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Debunking the myths about Kapedo centre

The Turkana County Commissioner, Seif Matata explains the metamorphosis of the Kapedo conflict from pasture based conflict to boundary dispute. Photo by KNA.

On  October 31, 2014 the country woke up the sad news that officers 21 officers had been killed by armed bandits in Kapedo.

A few days later, a speaker at baraza attended by non-other than the President and commander in chief of the defense forces was forced to cut short his speech after he said that the attackers were not targeting police officers but members of a neighbouring community.

The small center rose to infamy and whenever it is mentioned gory images of slain bodies come to mind. Among the bones of contention is the location of the center; whether the center is in Turkana county or Baringo county.

In an interview with KNA, Turkana County Commissioner (CC), Seif Matata said the administrative maps shows that the area is in Turkana County. He added that administration officers from the chief to assistant county commissioner stationed at Kapedo report to Lodwar, the headquarters of Turkana County.

“The Chief of Kapedo and assistant county commissioner are under Turkana county administration,” said Matata. The MCA for Kapedo/Napeitom ward, Willy Nalimo also reports to Turkana county assembly where he represents his electorates.

However, the conflict between the Turkana and Pokot communities have continued for decades. Matata says the causes of the conflicts have changed over time.

“What began as a conflict for water and livestock for pasture has degenerated into a boundary conflict.Traditionally, the two communities were fighting over pasture and water at areas like Kasarani and Lokori. It later developed into cattle rustling,” said Matata.

The conflict metamorphosed with the discovery of other resources like diatomite, geothermal and other minerals which are believed to exist in the area. For example the area is home to Kapedo waterfalls which offers a serene view of the 150 meter waterfall sprouting warm water from the Silale Hills. It is said the water can treat skin conditions.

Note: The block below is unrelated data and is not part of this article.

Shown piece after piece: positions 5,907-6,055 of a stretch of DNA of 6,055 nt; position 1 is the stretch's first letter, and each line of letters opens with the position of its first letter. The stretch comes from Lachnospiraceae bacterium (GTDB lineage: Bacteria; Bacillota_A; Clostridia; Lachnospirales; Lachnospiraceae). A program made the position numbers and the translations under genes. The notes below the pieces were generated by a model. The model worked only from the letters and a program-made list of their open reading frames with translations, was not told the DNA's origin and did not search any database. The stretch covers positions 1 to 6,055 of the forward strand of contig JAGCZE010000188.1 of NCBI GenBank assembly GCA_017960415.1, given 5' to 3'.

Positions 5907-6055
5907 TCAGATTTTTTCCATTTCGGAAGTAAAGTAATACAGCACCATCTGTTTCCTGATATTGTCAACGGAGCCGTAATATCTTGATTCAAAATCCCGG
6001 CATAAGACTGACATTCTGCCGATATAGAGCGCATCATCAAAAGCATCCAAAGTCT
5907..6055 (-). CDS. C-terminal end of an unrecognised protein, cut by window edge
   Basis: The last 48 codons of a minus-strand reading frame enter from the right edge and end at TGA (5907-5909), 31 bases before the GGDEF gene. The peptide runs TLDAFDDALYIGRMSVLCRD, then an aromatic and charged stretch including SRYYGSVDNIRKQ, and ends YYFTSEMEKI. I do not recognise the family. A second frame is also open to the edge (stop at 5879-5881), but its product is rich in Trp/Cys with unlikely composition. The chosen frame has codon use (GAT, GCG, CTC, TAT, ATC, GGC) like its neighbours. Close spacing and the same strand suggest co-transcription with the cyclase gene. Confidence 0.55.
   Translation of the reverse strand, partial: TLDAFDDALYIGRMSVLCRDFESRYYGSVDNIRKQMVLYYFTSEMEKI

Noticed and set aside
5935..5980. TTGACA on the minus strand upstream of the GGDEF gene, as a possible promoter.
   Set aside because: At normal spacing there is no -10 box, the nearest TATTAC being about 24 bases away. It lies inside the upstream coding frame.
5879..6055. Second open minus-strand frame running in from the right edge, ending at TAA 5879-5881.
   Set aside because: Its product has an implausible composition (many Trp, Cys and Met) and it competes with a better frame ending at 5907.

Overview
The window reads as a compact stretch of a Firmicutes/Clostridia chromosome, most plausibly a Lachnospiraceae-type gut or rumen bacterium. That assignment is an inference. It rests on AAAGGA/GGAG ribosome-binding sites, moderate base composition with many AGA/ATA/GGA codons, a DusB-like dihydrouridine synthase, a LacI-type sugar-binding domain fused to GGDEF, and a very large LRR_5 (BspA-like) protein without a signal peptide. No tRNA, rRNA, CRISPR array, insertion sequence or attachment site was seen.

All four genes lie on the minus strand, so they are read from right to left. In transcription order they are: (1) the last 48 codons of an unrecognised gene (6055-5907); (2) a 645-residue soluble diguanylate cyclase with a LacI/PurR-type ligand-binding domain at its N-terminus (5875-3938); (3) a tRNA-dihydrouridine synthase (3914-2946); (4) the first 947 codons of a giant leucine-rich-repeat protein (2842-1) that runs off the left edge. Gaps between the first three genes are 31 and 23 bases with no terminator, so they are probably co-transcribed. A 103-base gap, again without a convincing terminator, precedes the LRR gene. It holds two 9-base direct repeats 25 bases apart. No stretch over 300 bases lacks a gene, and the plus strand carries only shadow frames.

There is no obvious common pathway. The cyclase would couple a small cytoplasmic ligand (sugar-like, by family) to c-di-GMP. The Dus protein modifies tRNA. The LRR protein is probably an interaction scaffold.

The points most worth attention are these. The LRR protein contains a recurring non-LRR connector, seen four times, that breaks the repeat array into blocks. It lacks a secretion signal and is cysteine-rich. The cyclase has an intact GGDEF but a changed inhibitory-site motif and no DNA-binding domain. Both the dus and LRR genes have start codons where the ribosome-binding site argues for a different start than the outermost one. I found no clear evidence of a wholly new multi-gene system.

“All these resource based conflicts grew into the bigger issue which is the current boundary dispute,” says Matata. A number of cases of cattle rustling have been reported in the area as residents and leaders demand action from the national government.

The latest to demand action were Governor Josphat Nanok and Turkana South MP, James  Lomemen who condemned the killing of two people who were travelling in a truck from Lokori to Kapedo in Turkana east sub county late September.

The  leaders went further to demand the intervention of the Inspector General of Police, Joseph Boinett. Boinett toured Turkana County last week where he assured the residents that the government was in control of the security situation in the county.

On his part, the CC said the cases of insecurity in the county have reduced drastically compared to the previous two years ago. He attributed this to the deployment of General Service Unit and Rapid deployment unit police officers to Kapedo, Lomelo and Lokori.

“We have also increased the number of national police reservists which has reduced raids,” said Matata. However, he said, there are still few attacks in the area but expressed his commitment to addressing them. “We have been able to pacify the area,” he added.

The main challenges according to him are the cases of banditry being reported on the Lodwar-Kitale highway. Police have so far arrested four suspects in connection with the highway robbery and they have been arraigned in court.

In the past, Turkana central MP, John Lodepe called for murder of those found guilty of highway robbery, saying they are sabotaging the economy of the county.

Turkana County largely depends on foodstuff and other materials like construction materials from Kitale.

By  Peter  Gitonga

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